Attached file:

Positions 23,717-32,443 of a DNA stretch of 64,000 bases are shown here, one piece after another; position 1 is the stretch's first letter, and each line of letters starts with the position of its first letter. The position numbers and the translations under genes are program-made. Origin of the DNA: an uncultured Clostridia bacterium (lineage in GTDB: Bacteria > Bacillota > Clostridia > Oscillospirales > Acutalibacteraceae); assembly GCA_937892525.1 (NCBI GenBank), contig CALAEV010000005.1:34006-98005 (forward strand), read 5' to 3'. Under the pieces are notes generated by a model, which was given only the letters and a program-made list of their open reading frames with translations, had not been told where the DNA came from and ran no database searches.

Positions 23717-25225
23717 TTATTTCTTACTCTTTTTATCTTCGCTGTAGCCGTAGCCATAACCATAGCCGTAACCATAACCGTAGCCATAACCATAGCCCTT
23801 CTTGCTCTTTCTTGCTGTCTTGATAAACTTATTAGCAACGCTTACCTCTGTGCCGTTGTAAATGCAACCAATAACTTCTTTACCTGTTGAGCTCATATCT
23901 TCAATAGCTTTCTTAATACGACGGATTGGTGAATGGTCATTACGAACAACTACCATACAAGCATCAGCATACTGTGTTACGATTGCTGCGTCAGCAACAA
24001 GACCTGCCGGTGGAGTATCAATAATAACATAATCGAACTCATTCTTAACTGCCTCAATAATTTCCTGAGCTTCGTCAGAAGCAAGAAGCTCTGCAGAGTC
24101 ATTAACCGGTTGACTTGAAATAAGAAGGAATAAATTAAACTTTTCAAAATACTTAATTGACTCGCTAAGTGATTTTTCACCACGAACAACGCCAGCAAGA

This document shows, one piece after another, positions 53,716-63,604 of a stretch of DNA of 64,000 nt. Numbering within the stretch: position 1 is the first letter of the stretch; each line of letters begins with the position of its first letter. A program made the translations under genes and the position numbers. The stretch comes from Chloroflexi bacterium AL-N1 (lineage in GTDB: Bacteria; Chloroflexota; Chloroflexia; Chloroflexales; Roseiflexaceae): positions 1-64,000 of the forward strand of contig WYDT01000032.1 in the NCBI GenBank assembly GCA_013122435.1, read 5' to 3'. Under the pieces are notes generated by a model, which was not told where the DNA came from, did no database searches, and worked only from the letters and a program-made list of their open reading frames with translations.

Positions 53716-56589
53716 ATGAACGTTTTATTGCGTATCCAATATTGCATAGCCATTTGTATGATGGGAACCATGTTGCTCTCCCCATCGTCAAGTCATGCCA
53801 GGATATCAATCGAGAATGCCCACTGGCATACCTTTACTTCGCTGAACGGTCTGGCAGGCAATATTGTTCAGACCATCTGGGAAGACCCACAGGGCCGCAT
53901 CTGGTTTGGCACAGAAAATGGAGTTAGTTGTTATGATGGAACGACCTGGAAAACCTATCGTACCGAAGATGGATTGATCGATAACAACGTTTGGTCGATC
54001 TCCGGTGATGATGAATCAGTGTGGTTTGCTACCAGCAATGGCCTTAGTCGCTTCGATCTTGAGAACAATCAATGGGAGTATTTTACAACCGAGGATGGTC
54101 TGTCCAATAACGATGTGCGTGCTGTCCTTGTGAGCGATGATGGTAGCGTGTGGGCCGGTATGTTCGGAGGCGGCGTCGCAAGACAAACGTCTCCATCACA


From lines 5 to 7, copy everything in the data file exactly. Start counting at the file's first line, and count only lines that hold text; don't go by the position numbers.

23901 TCAATAGCTTTCTTAATACGACGGATTGGTGAATGGTCATTACGAACAACTACCATACAAGCATCAGCATACTGTGTTACGATTGCTGCGTCAGCAACAA
24001 GACCTGCCGGTGGAGTATCAATAATAACATAATCGAACTCATTCTTAACTGCCTCAATAATTTCCTGAGCTTCGTCAGAAGCAAGAAGCTCTGCAGAGTC
24101 ATTAACCGGTTGACTTGAAATAAGAAGGAATAAATTAAACTTTTCAAAATACTTAATTGACTCGCTAAGTGATTTTTCACCACGAACAACGCCAGCAAGA